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FDA Approves Teva's New Drug Application For Oral Contraceptive Quartette

Generic drugmaker Teva Pharmaceutical Industries Ltd. (TEVA) Friday said the U.S. Food and Drug Administration or FDA has approved Quartette, or levonorgestrel/ethinyl estradiol and ethinyl estradiol tablets for prevention of pregnancy.

The approval was based on a development program that included results from Phase I, Phase II and Phase III clinical trials designed to evaluate the safety and efficacy of Quartette.

The Phase III clinical trial, which involved more than 3,000 women, found that Quartette was 97 percent effective at preventing pregnancy.

According to the Israel-based company, Quartette represents the next generation of extended regimen oral contraceptives to be approved by the FDA. The product was designed to minimize breakthrough bleeding between scheduled periods.

"Breakthrough bleeding can be experienced with any birth control pill, especially during the first few months, and is one of the reasons a large number of women discontinue extended regimens," said James Simon, clinical professor of Obstetrics and Gynecology at the George Washington University School of Medicine.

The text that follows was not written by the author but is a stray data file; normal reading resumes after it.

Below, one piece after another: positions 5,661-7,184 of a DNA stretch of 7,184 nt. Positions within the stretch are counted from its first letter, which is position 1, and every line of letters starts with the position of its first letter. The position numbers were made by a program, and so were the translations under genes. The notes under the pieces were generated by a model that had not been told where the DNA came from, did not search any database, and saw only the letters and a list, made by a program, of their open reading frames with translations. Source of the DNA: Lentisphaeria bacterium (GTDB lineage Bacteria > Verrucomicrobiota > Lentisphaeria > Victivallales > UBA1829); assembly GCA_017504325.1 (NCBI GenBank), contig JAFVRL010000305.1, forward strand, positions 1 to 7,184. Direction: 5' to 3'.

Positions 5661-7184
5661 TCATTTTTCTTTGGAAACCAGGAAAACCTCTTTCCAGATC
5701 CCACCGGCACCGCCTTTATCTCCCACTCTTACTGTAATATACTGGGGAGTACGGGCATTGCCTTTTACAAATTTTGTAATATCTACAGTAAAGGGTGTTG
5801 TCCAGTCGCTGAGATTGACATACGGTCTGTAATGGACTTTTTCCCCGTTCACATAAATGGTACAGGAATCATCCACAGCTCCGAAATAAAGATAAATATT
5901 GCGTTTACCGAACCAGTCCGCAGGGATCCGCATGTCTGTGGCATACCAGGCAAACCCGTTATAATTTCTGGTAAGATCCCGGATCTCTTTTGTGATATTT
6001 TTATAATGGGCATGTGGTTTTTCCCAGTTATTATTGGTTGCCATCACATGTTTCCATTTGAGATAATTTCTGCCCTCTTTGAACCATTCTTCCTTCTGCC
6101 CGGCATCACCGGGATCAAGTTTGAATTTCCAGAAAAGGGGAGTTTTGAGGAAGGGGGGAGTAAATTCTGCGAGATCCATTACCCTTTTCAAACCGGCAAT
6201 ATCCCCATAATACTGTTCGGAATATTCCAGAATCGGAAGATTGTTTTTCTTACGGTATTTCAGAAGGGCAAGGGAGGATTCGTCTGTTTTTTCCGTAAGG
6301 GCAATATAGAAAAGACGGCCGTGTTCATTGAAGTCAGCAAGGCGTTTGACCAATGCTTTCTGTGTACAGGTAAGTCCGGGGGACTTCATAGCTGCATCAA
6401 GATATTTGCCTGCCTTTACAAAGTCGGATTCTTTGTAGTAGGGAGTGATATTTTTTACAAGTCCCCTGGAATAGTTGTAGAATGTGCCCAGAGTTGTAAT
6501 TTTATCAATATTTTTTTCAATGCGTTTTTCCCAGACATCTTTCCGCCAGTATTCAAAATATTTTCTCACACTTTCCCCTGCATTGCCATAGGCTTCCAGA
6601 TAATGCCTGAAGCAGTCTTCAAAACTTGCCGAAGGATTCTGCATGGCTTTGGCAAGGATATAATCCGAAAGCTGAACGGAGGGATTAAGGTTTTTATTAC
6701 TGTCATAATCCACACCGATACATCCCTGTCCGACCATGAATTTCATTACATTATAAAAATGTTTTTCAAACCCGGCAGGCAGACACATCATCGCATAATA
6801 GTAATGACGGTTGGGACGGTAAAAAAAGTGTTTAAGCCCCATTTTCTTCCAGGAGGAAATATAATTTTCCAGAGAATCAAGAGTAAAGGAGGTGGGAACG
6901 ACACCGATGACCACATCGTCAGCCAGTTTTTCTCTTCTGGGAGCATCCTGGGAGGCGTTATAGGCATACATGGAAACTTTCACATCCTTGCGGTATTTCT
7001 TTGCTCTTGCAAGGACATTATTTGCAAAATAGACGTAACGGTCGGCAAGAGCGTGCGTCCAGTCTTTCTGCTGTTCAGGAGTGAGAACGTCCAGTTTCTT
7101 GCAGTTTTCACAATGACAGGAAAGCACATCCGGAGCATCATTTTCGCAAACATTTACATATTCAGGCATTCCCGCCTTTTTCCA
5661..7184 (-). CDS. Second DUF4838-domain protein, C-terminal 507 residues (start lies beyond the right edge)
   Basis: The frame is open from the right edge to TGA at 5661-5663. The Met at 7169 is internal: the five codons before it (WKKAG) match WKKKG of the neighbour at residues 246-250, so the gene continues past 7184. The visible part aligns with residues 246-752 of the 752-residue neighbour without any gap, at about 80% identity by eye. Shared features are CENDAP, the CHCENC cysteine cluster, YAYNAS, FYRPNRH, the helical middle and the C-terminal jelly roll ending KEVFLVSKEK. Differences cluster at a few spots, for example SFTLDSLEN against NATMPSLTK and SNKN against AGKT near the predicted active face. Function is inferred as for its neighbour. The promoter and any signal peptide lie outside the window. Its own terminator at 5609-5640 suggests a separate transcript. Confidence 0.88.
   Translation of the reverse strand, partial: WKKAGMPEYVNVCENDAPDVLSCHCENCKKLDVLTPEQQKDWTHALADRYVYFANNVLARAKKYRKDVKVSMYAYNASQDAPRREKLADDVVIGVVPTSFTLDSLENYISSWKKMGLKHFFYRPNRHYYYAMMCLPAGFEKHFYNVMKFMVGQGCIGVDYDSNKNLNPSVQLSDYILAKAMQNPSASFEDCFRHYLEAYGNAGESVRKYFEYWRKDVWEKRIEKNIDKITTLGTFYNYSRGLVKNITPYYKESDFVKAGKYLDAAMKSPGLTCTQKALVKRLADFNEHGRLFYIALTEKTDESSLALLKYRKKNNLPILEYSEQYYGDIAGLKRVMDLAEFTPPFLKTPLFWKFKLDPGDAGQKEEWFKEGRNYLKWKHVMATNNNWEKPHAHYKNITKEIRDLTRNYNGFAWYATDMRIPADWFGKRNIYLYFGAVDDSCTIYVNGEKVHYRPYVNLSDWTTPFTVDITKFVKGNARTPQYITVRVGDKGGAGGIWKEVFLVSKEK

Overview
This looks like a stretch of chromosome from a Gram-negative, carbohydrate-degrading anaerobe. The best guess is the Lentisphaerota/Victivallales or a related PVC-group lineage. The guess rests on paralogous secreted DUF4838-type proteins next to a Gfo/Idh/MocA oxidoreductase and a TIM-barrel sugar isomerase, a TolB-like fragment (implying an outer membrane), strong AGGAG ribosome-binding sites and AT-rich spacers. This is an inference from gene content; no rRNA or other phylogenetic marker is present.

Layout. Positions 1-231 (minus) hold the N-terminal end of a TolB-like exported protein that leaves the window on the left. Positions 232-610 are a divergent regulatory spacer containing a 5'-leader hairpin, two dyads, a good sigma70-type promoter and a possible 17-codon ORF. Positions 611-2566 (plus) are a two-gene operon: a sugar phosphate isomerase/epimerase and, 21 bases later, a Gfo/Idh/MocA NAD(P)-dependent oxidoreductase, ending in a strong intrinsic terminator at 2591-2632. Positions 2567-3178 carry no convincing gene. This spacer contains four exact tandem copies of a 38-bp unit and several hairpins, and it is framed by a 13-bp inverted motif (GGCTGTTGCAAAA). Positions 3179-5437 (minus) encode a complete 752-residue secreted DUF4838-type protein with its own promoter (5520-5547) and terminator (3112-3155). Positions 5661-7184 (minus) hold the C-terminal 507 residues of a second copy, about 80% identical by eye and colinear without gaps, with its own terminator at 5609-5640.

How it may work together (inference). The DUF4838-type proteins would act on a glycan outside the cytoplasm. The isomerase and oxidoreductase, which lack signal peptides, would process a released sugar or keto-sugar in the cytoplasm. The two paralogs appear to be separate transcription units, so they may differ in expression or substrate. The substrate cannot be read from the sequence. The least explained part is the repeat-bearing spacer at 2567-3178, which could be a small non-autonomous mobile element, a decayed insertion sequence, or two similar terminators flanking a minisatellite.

The estrogen in Quartette increases at specific points and provides four short light periods a year, Teva noted.

Quartette features a unique 91-day oral regimen, whereby the dose of estrogen increases at three distinct points over the first 84 days and the amount of progestin remains consistent. This is followed by seven days of 10 mcg of ethinyl estradiol.

TEVA closed Thursday's regular trading at $39.68, up 0.46 percent, on a volume of 4.16 million shares on the NYSE.

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